Q&A with newspaper researchers: Leon Saltiel

Within the Europeana Newspapers project, we often speak of the value of historic newspapers for the academic community but how exactly might academics use the material that we’re gathering?

Leon panelTo answer that question, we’re interviewing researchers about their work with historic newspapers. Our most recent conversation was with Leon Saltiel, who is using newspapers held in local and foreign archives to research the period of World War II in Thessaloniki, Greece.

Q. Can you tell us a little bit about your work?

I am researching the period of the Second World War in Thessaloniki, Greece’s second largest city, and I am trying to examine how the city operated during that time. This includes the institutions, the elites, the government and the German occupiers. There is a special focus on the Jewish community. Around 20-25% of the city’s citizens were Jewish and more than 90% were eventually sent to the Auschwitz death camp. That’s my premise: trying to map life in Thessaloniki, identify the main actors and how they were behaving at that time.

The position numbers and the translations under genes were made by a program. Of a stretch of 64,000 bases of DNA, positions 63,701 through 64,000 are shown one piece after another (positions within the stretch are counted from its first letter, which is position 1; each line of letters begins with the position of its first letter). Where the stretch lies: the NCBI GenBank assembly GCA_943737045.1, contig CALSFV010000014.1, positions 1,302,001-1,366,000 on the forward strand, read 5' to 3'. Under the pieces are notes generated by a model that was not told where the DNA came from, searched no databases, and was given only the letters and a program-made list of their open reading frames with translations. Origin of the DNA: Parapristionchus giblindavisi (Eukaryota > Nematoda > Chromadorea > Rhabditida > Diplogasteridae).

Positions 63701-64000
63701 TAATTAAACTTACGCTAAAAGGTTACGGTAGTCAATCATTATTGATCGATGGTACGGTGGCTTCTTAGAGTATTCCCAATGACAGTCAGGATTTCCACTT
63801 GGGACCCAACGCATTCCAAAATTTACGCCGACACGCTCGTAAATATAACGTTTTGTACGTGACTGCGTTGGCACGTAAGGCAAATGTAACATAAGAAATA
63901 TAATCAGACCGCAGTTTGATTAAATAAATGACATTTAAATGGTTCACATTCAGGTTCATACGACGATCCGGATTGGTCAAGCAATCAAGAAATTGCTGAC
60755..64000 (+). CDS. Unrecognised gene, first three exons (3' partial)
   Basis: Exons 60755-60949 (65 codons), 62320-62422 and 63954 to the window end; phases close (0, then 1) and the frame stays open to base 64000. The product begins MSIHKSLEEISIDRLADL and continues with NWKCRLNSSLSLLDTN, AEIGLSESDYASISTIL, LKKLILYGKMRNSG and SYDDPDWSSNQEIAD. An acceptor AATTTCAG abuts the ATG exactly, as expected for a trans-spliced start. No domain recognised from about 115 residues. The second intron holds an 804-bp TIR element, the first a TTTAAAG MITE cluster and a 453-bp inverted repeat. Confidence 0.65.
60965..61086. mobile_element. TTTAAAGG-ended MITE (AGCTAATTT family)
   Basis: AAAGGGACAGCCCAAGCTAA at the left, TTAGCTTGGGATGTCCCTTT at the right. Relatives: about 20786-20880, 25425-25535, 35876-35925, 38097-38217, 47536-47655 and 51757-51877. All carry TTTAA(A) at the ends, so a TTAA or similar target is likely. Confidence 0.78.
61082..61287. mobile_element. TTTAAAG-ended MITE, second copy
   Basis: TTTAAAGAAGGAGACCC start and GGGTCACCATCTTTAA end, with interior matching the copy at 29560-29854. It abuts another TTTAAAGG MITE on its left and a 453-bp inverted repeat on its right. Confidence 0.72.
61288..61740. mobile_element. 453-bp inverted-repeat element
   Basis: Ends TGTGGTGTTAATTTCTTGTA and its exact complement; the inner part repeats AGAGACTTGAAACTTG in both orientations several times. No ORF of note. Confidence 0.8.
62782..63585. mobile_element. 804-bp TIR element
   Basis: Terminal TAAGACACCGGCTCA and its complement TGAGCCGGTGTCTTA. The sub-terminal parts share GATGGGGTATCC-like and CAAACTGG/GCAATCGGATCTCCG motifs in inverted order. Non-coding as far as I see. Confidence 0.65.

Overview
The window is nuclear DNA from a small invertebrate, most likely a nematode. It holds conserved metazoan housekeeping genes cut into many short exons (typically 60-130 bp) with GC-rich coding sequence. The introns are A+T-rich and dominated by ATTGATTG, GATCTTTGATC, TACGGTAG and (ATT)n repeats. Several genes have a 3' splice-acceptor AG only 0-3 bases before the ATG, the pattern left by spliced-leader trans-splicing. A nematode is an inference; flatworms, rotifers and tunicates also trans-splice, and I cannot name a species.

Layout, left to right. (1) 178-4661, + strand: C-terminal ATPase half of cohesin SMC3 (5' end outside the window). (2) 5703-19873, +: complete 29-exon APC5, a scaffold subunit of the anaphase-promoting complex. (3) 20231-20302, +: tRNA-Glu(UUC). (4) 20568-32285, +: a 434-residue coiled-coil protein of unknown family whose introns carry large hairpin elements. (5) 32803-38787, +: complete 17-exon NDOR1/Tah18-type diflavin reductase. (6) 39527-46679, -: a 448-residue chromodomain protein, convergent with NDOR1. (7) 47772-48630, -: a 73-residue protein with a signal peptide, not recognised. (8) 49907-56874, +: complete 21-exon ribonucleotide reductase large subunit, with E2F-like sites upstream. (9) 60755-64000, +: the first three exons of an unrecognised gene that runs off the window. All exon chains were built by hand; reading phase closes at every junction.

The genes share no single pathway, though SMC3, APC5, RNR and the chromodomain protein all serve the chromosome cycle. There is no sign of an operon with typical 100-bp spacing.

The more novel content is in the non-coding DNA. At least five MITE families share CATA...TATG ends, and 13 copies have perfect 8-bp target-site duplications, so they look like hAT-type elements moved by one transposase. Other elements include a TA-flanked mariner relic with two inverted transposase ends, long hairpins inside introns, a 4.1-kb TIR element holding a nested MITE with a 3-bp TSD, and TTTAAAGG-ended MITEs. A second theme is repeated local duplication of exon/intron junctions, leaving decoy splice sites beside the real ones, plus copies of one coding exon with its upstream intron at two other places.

Registration of the Jews of Thessaloniki, July 1942, Eleftherias Square. (German Federal Archive / Wikimedia Commons).
Registration of the Jews of Thessaloniki, July 1942, Eleftherias Square. (German Federal Archive / Wikimedia Commons).

Q. Why are newspapers so important as a source of information for you in relation to this research?
Newspapers are crucial to trying to figure out the daily life in the city. You can’t do the research without newspapers. They document each day. For my research, there are two newspapers which were in circulation at the time and thus are contemporary to the events. For me that is key: being contemporary means that there is no hindsight, only the facts as they existed at the time are present. Having said that, both newspapers were controlled by Nazi propaganda at the time. This means that some of the facts are skewed and some information is not there but still you find a lot of material that is very useful for research and often through those articles I am able to find leads to testimonies and other sources.